Concealed Cottage

An Invisible Guesthouse That Blends Into Nature

Situated on Long Island's East End, this 1,200sf guest house was designed to reveal the woodland and water views from the rear of the structure yet completely conceal itself from the street and neighboring properties.
The artistic client's allowed our team to push the limits of the design and create a cottage that seems to disappear while still providing ample space for long-term guests and hidden, private gallery space.

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Core Design Concepts


The new home occupies the existing foundation of a dilapidated cottage. It is lifted from the foundation by a new, steel frame and CMU block wall. This exposed structure raises the home above the current footprint and serves as a plinth. Lifting the home also allows us to populate the lower level with pieces from the homeowner’s art collection.


While the homeowners wanted a space that would immerse their guests in the natural landscape they also feared that the introduction of a new structure would distract from the beauty of the property’s native wildness. The new guest house addresses this by closing off three sides of the home and focusing all glazing towards the water views.


A single gesture wraps three sides of the cottage while also providing a cantilevering roof. We call this enclosure a cocoon. On the street and neighboring sides, we incorporated a mirrored facade treatment which allows the architecture to seem nearly invisible by reflecting the natural thicket.

The home’s gathering spaces and bedrooms all open up to nature facing the rear of the property. This allows the rooms that are most often occupied to be bathed in ambient light and lush views while storage, bathrooms and utilities are placed along the hallway on the closed-off side of the home.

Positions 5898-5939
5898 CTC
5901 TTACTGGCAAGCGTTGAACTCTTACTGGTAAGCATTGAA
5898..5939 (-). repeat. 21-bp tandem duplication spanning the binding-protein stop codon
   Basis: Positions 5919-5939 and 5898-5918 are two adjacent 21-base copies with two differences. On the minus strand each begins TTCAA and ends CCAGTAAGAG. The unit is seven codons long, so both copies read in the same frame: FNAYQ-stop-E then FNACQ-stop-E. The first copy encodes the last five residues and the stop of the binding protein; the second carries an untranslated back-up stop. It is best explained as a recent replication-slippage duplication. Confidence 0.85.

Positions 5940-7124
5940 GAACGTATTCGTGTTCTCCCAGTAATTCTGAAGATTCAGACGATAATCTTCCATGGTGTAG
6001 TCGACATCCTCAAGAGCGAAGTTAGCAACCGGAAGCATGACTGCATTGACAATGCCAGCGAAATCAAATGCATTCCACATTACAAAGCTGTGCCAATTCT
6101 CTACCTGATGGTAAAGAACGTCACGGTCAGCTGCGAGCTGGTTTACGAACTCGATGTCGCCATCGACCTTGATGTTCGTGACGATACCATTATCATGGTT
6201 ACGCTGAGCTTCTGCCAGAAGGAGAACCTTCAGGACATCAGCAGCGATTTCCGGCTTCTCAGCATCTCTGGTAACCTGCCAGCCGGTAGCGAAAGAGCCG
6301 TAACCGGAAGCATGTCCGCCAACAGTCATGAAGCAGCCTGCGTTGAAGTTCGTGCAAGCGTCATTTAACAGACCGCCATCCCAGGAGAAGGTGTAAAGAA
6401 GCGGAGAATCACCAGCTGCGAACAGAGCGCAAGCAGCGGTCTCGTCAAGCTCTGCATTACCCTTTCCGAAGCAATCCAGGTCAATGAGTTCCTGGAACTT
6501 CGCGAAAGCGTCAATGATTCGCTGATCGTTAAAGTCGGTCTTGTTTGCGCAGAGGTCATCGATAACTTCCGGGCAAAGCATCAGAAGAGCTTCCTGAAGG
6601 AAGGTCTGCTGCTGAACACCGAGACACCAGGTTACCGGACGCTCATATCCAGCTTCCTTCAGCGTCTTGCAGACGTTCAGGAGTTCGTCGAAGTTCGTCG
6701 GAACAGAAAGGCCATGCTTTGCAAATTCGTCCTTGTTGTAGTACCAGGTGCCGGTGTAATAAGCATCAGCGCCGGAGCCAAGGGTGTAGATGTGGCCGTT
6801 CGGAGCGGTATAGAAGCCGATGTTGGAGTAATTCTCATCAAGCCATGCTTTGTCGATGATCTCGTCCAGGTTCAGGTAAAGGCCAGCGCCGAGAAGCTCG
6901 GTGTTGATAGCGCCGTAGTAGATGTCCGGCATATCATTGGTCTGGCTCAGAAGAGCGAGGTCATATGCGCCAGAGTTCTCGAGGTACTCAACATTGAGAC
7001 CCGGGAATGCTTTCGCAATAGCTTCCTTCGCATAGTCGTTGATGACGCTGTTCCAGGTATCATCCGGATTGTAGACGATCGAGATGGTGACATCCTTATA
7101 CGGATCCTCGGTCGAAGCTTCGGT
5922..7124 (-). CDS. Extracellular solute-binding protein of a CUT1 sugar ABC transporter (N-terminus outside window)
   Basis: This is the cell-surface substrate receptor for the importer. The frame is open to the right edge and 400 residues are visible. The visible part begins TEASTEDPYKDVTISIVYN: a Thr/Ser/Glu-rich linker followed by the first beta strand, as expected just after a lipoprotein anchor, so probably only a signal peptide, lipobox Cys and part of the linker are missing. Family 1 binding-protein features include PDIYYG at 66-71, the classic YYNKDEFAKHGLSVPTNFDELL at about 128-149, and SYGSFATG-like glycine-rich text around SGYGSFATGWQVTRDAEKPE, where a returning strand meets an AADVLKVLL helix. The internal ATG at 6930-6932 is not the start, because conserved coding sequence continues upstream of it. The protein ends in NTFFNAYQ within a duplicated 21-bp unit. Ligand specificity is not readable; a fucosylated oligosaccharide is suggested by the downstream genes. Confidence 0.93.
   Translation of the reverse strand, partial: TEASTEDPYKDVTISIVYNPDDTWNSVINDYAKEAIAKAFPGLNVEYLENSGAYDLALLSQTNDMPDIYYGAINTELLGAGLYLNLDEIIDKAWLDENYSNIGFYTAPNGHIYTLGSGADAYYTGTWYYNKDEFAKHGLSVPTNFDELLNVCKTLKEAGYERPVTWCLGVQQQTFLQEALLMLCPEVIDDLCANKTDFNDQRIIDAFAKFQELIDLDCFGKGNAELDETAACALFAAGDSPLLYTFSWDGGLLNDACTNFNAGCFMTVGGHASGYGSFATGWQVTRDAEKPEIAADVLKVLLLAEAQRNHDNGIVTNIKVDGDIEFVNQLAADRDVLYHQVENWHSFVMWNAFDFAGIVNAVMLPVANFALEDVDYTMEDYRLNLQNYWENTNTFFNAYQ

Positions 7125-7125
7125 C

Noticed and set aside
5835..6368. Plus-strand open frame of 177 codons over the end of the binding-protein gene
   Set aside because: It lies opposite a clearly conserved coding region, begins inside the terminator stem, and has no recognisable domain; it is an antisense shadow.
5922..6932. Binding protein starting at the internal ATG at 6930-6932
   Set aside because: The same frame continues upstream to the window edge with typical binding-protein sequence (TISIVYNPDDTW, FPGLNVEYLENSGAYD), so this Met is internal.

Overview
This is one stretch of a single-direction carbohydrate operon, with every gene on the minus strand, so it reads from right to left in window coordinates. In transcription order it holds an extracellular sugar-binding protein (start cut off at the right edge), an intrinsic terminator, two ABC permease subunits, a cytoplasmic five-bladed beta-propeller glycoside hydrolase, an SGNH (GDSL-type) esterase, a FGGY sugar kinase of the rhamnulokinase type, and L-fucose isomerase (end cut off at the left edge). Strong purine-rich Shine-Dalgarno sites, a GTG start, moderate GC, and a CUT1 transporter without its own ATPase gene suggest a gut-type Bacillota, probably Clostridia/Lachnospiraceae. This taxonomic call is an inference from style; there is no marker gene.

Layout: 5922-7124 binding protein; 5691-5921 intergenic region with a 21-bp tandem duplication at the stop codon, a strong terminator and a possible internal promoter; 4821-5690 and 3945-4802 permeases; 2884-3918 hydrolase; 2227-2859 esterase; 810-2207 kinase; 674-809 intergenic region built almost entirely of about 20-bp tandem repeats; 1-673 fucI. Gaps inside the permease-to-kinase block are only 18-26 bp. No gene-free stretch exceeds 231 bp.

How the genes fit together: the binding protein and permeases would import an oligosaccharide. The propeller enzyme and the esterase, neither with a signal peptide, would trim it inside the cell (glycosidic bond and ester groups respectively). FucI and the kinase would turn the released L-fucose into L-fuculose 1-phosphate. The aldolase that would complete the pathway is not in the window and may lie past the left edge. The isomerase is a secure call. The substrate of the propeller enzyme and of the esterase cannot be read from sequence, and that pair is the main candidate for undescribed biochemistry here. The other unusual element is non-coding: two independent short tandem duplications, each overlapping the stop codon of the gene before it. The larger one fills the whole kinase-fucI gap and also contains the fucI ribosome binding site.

Watch a 3D tour of the new modern guest house as we further explain some of the design concepts behind the soon-to-be-built residence.

The single form that encloses the home is made evident on the interiors by the decision to line the "cocoon" with a single material. The tone of this natural wood on the ceiling and the three solid walls, paired with the color and texture of the lush natural greenery through the glass window wall, sets the stage for all other interior material selections.

This led us to choose organic ceaserstone counters and a natural stone floor tile that is used consistently throughout the home along with a dark matte cabinetry for the open kitchen and white walls that are just waiting to be adorned with art!


In stark juxtaposition to the untamed woodlands, the architecture follows rigid geometry. The form’s visual references to the perfect squares add both structural efficiency and a comforting sense of balance.


These alignments with a precise grid not only inform the exterior facade, but also bring order to the home’s floor plan and cantilevered roof plane. The decision to break the grid at entry creates an interior space that feels deliberate and harmonious.


The disguised solid form is covered in polished, reflective aluminum panels that are treated with a coating that makes it visible and safe for the birds and wildlife who inhabit these woods. Additionally, the lower level plinth is partially wrapped in translucent polycarbonate that creates the nightly illusion of a floating rectangular void above a band of light.


To dramatically reduce energy consumption, the roof plane is extended beyond the glass walls to prevent summer sun from overheating the home’s interiors. The angled walls that support the overhanging roof help to create additional privacy from the homeowners primary residence.